ΔED = ED(SM) − ED(S) − ED,m(M).

4. Conclusions

Periodic quantum mechanical calculations have been used to simulate the adsorption of H2O, NH3 and HCOOH (as probe polar molecules) and C6H6 and CH4 (as probe non-polar molecules) on different zig-zag (6,0) single-walled boron nitride nanotubes (BNNTs) that are defect-free (P_BNNT) or defective BNNTs based on B (N-rich_BNNT) and N (B-rich_BNNT) monovacancies and on Stone-Wales defects (SW_BNNT), with the aim of determining the influence of nanotube defects in the adsorption energies. These calculations are based on the B3LYP-D2* method, which includes the B3LYP hybrid functional with a revised version of the empirical a posteriori correction term (D2*) to account for dispersion interactions. The most interesting points emerging from this work are as follows:
(i)
Adsorption of polar molecules (with lone pair electrons) on the defective BNNTs is in general dictated by dative interactions established between the electron donor atoms of the molecules and the B atoms of the BNNTs, which produce large charge transfers from the molecules to the BNNT. Such transfers increase the acidity of the polar molecules and the basicity of the N atoms of the BNNTs in such a way that significant H-bond interactions are also established. On the N-rich_BNNT, which presents an N atom fully exposed to the surfaces as a consequence of the B monovacancy, the increase of acidity promotes proton transfers to this N atom, thus forming ion pair adducts. This deprotonation also occurs for the adsorption of HCOOH on the B-rich_BNNT.
(ii)
For the polar molecules, the strength of their chemisorption strongly depends on the type of the nanotube and the class of the molecule. General trends on the calculated adsorption energies (from more to less favorable) are, as a function of the type of BNNT: N-rich_BNNT > B-rich_BNNT > SW_BNNT > P_BNNT; and as a function of the class of the polar molecule: NH3 > HCOOH > H2O. However, the most stable adduct found in this work is that for H2O interacting with N-rich_BNNT due to the very stable B···OH chemical bond.
(iii)
C6H6 and CH4 are physisorbed on the different BNNTs, mainly governed by π-stacking (C6H6) and CH-π (CH4) dispersion interactions. For each molecule, the magnitude of the adsorption energies does not depend on the type of BNNT and accordingly they are almost constant, C6H6 being more favorable than for CH4 (about −9 kcal mol−1 and −3 kcal mol−1, respectively).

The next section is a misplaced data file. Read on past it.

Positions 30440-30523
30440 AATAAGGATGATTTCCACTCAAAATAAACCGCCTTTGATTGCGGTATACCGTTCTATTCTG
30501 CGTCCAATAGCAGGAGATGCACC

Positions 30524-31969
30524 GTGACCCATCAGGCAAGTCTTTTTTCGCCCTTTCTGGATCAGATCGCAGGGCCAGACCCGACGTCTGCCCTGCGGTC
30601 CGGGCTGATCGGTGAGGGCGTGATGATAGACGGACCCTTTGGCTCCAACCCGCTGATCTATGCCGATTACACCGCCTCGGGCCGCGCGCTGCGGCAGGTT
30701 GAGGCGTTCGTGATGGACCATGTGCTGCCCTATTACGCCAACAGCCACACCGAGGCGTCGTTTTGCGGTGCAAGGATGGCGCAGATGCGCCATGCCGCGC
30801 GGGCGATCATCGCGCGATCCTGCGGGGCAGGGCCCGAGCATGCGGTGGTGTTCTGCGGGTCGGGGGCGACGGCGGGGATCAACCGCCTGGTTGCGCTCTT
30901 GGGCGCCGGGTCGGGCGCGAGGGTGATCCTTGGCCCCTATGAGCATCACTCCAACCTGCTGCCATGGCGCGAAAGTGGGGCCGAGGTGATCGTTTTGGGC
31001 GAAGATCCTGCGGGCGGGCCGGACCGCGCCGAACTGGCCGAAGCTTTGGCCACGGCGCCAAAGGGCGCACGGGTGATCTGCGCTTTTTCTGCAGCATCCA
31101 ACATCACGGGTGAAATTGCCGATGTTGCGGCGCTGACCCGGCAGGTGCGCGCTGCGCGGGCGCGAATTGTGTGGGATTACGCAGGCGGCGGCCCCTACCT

Since the properties of BNNTs, in particular the band gap, are basically independent of tube morphology and chirality, we expect similar results for other types of BNNTs. That is, the presence of SW defects in armchair (n,n) and chiral BNNTs will expectedly induce a slight reduction of the band gap, and B and N monovacancies will convert them as metallic BNNTs. Moreover, since the wall defects presented in this work are essentially point defects, we also expect similar behavior in the adsorption features of polar and non-polar molecules on armchair (n,n) and chiral BNNTs of similar size and radius.
The results presented here are evidence that adsorption properties of BNNTs can be significantly modulated by the presence of structural defects, in particular those concerning the adsorption of polar protic molecules. This is relevant considering that adsorption on SW_BNNTs induce a decrease of its band gap and that N-rich_BNNT and B-rich_BNNT are found to be metallic, so that they can be of interest for nanoelectro-optical applications.

Acknowledgments

Financial support from MINECO (CTQ2014-60119-P and CTQ2015-62635-ERC) and DIUE (project 2014SGR482) is gratefully acknowledged. Albert Rimola is indebted to Programa Banco de Santander for a UAB distinguished postdoctoral research contract.

Author Contributions

Oriol Matarín performed the simulations; Albert Rimola supervised the simulations and wrote the paper.

Conflicts of Interest

The authors declare no conflict of interest. The founding sponsors had no role in the design of the study; in the collection, analyses, or interpretation of data; in the writing of the manuscript, and in the decision to publish the results.

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Figure 1. Lateral and top views of the different zig-zag (6,0) boron nitride nanotubes (BNNTs) used in this work: defect-free (P_BNNT); with a Stone-Wales defect (SW_BNNT); with a boron monovacancy (N-rich_BNNT); and with a nitrogen monovacancy (B-rich_BNNT). N-rich_BNNT exhibits an N atom very exposed to the BNNT wall and B-rich_BNNT a coordinatively unsaturated B atom, which are highlighted with an asterisk (see text).
Figure 1. Lateral and top views of the different zig-zag (6,0) boron nitride nanotubes (BNNTs) used in this work: defect-free (P_BNNT); with a Stone-Wales defect (SW_BNNT); with a boron monovacancy (N-rich_BNNT); and with a nitrogen monovacancy (B-rich_BNNT). N-rich_BNNT exhibits an N atom very exposed to the BNNT wall and B-rich_BNNT a coordinatively unsaturated B atom, which are highlighted with an asterisk (see text).
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Figure 2. B3LYP-D2* optimized structures of the probe molecules interacting with P_ BNNT. Bond distances are in Å. The distances for P_BNNT/C6H6 are those between the centroid of the aromatic ring and the plane defined by the closest BN hexagon ring; for CH4, they are between the C atom and the plane defined by the closest BN hexagon ring.